Tie-Down Roping with William MacLeod.jpg

"Tie-Down Roping with William MacLeod"

This artwork as a painting of "Tie-Down Roping with William MacLeod”, by the rodeo King of the Ropers and western artist William MacLeod.

First, I looked at the drawing of the lasso and the piggin' string from two separate images in the "Authentic Rodeo Events Coloring Book" (that was originally done by some artist as if that was published by Cole and Cole).

Second, I paused the video clip from YouTube of Joe Beaver at the 2014 American rodeo where he just finished tying up the calf and was getting ready to put his hands in the air as if I felt like I wanted to paint this the differences all into one at every rodeo arenas, open ropings, pastures and practice pens, as I was painting this image for three days in January of 2022 and decided to turn this Joe Beaver cowboy into William MacLeod as you can tell right there in this image is that I was thinking that William MacLeod probably ropes calves as if just like his hero Joe Beaver and also, the actor John Wayne (a. k. a. The Duke) and even also, of course, the singer John Denver), as well, too, as if to be a true world champion.

When I was painting this image, I like to think I was on my horse, as I like to think that after I rode my horse into the roping chutes, and then had probably had said,"Alright turn him lose" and gave the nod as right there if I like to think that when my horse and I gave the calf the correct head start at every different rodeo arena and practice pens, I also said, "Yah!" as that is what you notice right there in this painting as I like to think that I had gave chase to the calf and then twirled the rope and then I threw the loop very perfectly for a clean catch around the calf's head. Then I like to think that I jerked the slack and then held the calf on its feet as if I dismounted from my horse fast from the right-hand side, and then I like to think that then I probably made only one time of just one wrap and a hooey around all three legs. Then, I like to think I threw my hands high in the air after I had tied up the calf, as if I had probably done a good tie and a good time. Then, I like to think that I had said to myself as I got back on my horse, "I've been doing this roping for a long time and forever, never could get used to it". Then I like to think I was proud that this run probably had paid my grocery bill and ended up winning it as if in both the arena and practice pen, as if I probably won the championship buckle today and also a lot of money too. You can also think that William will compete in more rodeos, open ropings, practice pens and open pastures in another place or different time, as if maybe you'll see William at your own local rodeo in the future and more years to come forever, ever and ever, as if I like to think that this painting shows that if you're a tie-down roper or aspire to be one, then this painting is also definitely for anyone with a dream and a purpose, as well, too.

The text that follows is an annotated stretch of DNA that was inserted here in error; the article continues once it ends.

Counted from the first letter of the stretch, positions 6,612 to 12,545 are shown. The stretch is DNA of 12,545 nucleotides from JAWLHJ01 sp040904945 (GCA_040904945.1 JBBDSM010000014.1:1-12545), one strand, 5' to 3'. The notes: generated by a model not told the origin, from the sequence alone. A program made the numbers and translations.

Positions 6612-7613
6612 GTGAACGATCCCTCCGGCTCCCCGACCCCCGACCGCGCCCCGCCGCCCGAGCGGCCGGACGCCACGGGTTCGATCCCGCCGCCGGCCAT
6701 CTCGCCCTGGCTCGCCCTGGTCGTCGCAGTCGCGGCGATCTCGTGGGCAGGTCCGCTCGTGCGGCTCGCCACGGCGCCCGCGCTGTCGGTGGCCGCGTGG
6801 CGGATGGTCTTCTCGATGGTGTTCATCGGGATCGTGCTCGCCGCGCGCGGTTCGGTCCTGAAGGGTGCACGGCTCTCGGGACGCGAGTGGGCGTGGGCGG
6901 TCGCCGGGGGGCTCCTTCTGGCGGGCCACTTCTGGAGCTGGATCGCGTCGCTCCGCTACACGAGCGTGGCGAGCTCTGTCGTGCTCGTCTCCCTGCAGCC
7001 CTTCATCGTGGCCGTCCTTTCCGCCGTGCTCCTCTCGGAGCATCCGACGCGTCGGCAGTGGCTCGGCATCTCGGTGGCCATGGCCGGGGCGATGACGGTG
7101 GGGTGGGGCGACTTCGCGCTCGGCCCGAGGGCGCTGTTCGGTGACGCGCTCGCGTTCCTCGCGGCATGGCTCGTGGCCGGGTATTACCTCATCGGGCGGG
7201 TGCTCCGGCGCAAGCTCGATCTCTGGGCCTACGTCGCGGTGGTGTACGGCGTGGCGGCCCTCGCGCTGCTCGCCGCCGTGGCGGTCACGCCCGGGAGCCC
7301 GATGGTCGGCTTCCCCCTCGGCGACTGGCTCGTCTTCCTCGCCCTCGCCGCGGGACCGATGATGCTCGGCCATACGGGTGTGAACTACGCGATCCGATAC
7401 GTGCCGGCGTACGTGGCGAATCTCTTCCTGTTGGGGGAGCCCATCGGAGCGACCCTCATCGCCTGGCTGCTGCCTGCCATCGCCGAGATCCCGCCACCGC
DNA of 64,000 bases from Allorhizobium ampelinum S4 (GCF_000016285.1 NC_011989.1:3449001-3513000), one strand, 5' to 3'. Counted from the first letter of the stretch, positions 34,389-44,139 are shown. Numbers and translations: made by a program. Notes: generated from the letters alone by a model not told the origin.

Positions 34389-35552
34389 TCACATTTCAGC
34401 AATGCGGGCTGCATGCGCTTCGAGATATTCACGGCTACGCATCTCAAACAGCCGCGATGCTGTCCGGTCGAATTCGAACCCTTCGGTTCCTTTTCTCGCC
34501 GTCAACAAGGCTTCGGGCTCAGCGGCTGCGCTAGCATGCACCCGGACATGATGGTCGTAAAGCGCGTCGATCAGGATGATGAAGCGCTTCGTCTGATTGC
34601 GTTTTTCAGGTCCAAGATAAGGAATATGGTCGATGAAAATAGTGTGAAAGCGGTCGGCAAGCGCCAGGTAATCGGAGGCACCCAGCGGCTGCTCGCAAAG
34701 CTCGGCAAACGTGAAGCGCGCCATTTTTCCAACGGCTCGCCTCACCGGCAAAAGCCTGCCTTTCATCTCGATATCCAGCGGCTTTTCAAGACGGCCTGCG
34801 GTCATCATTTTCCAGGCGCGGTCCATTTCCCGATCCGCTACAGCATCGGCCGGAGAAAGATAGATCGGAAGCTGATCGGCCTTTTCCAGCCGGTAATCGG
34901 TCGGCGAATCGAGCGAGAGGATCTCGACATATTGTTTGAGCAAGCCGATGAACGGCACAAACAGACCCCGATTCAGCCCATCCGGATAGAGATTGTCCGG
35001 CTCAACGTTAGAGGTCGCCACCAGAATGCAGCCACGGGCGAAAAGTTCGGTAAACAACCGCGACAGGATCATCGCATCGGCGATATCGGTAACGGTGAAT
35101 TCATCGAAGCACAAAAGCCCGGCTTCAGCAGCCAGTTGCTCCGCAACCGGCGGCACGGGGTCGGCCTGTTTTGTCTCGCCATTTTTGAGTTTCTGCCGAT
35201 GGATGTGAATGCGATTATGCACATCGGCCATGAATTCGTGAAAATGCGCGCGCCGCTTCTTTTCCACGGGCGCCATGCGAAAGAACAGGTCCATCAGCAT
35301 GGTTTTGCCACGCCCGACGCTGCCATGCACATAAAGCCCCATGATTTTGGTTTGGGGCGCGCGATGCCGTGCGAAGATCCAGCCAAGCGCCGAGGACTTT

When I was painting this image turning Joe Beaver into me (myself), I like to think that you may think that from looking at this painting of how and after spitting a wad of chew onto an offender, William MacLeod would point out that men and women should only wear jeans in the following color: blue. That real color should come from dust, mud, grass, blood, and water, as that's what's great about forever in blue jeans.

When I was also painting this image, it shows right there that William MacLeod ties up a calf and shows some youngsters and old people how it's done at every rodeo arena and practice pen. While a rodeo rider in real life, William did also play acoustic guitars, sing and also paint as if to be a true triple-threat ultimate cowboy.